Professor Löfstedt’s review of health and safety legislation was published in late 2011.  As we wait to see the effect of other changes following this review, we consider the creation of the Health and Safety Executive’s Independent Regulatory Challenge Panel (the ‘Panel’) and what it means for those in the food sector.

One of the proposals in Professor Löfstedt’s review was that the Government should look at introducing a challenge mechanism that allows for cases of incorrect, over-application of health and safety legislation to be addressed.  As a consequence of this recommendation, the HSE’s Independent Regulatory Challenge Panel was created and is now open for business.

What will the Panel do?

The Panel will consider complaints made regarding advice given by both HSE inspectors and local authority inspectors which businesses believe is incorrect or disproportionate.   Its remit does not extend to considering the conduct of these inspectors.

The Panel currently has 5 members and is headed by Tricia Henton, formerly of the Environment Agency. The Panel’s remit is limited to cases from 30 June 2011 onwards and to considering complaints regarding advice provided in relation to health and safety.  The Panel will not address issues where other appeals processes already exist such as prosecutions or enforcement notices.

Where does the Panel “sit” within the system?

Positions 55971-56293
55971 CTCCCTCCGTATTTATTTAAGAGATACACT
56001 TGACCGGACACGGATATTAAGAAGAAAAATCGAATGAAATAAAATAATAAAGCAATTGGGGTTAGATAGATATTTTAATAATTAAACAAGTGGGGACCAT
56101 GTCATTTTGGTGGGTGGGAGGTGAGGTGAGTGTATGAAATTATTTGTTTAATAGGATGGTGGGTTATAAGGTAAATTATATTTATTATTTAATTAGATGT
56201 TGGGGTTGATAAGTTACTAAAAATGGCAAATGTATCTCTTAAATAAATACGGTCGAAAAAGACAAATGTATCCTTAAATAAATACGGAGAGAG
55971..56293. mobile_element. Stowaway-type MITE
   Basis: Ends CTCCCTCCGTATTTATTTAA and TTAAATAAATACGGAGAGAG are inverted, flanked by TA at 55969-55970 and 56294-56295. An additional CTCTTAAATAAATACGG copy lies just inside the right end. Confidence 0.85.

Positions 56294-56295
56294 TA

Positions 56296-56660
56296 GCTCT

Referrals to the Panel are the second stage of a three stage complaints process.  Businesses who are unhappy with advice they have received are encouraged to first try and resolve the matter with the relevant local authority or HSE inspector and the inspector’s manager.  If they remain unsatisfied the next stop is to complete an online form on HSE’s website which will raise their issue with the new Panel.   There is no cost involved in raising such a complaint.  The option also remains for businesses to seek resolution through the existing HSE internal complaint process.

The Panel’s precise terms of reference have not yet been published however, its role is solely advisory and the HSE has stated that it will respect the “independence of the panel and its advice and where appropriate take it onboard.” The findings of the Panel will be published on the HSE’s website.  If businesses are still not satisfied a third opportunity for complaint lies in writing to the HSE’s Chief Executive or the appropriate Local Authority Chief Executive and/or contacting local councillors or MP which is the same as for the existing complaints mechanism.

What are the benefits for businesses in the food sector?

An opportunity for businesses in the food sector to challenge what can often be conflicting advice and opinions from HSE and local authority inspectors before an independent panel is welcome particularly if it achieves the aim of the Löfstedt report and helps restore proportionality and inform the broader debate about risk.  However, the fact remains that the HSE and local authorities do not have to follow the advice of the Panel and sadly therefore its impact is likely to be weaker as a result.